AZULFIDINE EN-TABS- sulfasalazine tablet, delayed release
Pfizer Laboratories Div Pfizer Inc
AZULFIDINE EN-tabs Tablets contain sulfasalazine, formulated in a delayed release tablet (enteric-coated), 500 mg, for oral administration.
AZULFIDINE EN-tabs Tablets are film coated with cellulose acetate phthalate to retard disintegration of the tablet in the stomach and reduce potential irritation of the gastric mucosa.
Therapeutic Classification: Anti-inflammatory agent and/or immunomodulatory agent.
Chemical Designation: 5-([p-(2-pyridylsulfamoyl)phenyl]azo) salicylic acid.
Molecular Formula: C18 H14 N4 O5 S
Inactive ingredients: beeswax (white), carnauba wax, cellacefate, magnesium stearate, polyethylene glycol, povidone, propylene glycol, self-emulsifying glycerol monostearate, silica (colloidal anhydrous), starch (pregelatinized), talc.
The mode of action of sulfasalazine (SSZ) or its metabolites, 5-aminosalicylic acid (5-ASA) and sulfapyridine (SP), may be related to the anti-inflammatory and/or immunomodulatory properties that have been observed in animal and in vitro models, to its affinity for connective tissue, and/or to the relatively high concentration it reaches in serous fluids, the liver and intestinal walls, as demonstrated in autoradiographic studies in animals. In ulcerative colitis, clinical studies utilizing rectal administration of SSZ, SP and 5-ASA have indicated that the major therapeutic action may reside in the 5-ASA moiety. The relative contribution of the parent drug and the major metabolites in rheumatoid arthritis is unknown.
In vivo studies have indicated that the absolute bioavailability of orally administered SSZ is less than 15% for parent drug. In the intestine, SSZ is metabolized by intestinal bacteria to SP and 5-ASA. Of the two species, SP is relatively well absorbed from the intestine and highly metabolized, while 5-ASA is much less well absorbed.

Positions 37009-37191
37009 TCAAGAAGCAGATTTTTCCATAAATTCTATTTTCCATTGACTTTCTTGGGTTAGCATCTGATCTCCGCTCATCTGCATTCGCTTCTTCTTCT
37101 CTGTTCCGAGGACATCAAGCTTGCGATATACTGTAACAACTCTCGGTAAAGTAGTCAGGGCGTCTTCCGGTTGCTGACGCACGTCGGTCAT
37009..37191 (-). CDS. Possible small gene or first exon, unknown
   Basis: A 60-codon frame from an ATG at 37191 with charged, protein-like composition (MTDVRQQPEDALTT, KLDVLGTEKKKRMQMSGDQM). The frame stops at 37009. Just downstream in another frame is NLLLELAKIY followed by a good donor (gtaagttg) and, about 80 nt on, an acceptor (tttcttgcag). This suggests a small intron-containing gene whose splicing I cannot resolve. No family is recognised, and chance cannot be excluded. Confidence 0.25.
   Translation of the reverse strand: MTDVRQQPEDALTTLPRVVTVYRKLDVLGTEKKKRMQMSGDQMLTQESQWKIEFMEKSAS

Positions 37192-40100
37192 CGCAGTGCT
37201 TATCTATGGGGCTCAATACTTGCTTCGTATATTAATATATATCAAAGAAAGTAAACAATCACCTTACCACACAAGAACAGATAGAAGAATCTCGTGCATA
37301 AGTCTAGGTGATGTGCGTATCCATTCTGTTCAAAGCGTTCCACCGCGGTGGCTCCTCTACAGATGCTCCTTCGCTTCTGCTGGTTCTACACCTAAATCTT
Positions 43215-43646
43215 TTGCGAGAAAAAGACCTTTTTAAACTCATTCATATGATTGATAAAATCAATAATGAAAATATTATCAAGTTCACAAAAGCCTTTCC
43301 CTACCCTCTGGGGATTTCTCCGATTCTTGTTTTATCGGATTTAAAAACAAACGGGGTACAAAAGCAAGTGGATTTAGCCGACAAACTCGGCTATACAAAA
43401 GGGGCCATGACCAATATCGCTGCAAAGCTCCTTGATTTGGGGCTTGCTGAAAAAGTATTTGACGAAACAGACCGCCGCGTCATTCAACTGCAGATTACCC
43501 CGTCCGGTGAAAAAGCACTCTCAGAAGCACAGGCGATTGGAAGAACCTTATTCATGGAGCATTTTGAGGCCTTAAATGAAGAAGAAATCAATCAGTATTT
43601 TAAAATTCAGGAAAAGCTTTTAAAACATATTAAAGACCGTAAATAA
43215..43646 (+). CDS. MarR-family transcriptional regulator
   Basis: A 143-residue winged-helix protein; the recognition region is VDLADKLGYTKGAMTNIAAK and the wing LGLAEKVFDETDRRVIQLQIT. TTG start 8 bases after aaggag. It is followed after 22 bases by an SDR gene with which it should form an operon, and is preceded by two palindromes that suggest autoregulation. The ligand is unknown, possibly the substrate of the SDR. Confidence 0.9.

Following oral administration of 1 g of SSZ to 9 healthy males, less than 15% of a dose of SSZ is absorbed as parent drug. Detectable serum concentrations of SSZ have been found in healthy subjects within 90 minutes after the ingestion. Maximum concentrations of SSZ occur between 3 and 12 hours post-ingestion, with the mean peak concentration (6 µg/mL) occurring at 6 hours.
In comparison, peak plasma levels of both SP and 5-ASA occur approximately 10 hours after dosing. This longer time to peak is indicative of gastrointestinal transit to the lower intestine, where bacteria-mediated metabolism occurs. SP apparently is well absorbed from the colon, with an estimated bioavailability of 60%. In this same study, 5-ASA is much less well absorbed from the gastrointestinal tract, with an estimated bioavailability of from 10% to 30%.
Following intravenous injection, the calculated volume of distribution (Vdss) for SSZ was 7.5 ± 1.6 L. SSZ is highly bound to albumin (>99.3%), while SP is only about 70% bound to albumin. Acetylsulfapyridine (AcSP), the principal metabolite of SP, is approximately 90% bound to plasma proteins.
As mentioned above, SSZ is metabolized by intestinal bacteria to SP and 5-ASA. Approximately 15% of a dose of SSZ is absorbed as parent and is metabolized to some extent in the liver to the same two species. The observed plasma half-life for intravenous sulfasalazine is 7.6 ± 3.4 hrs. The primary route of metabolism of SP is via acetylation to form AcSP. The rate of metabolism of SP to AcSP is dependent upon acetylator phenotype. In fast acetylators, the mean plasma half-life of SP is 10.4 hrs, while in slow acetylators it is 14.8 hrs. SP can also be metabolized to 5-hydroxy-sulfapyridine (SPOH) and N-acetyl-5-hydroxy-sulfapyridine. 5-ASA is primarily metabolized in both the liver and intestine to N-acetyl-5-aminosalicylic acid via a nonacetylation phenotype dependent route. Due to low plasma levels produced by 5-ASA after oral administration, reliable estimates of plasma half-life are not possible.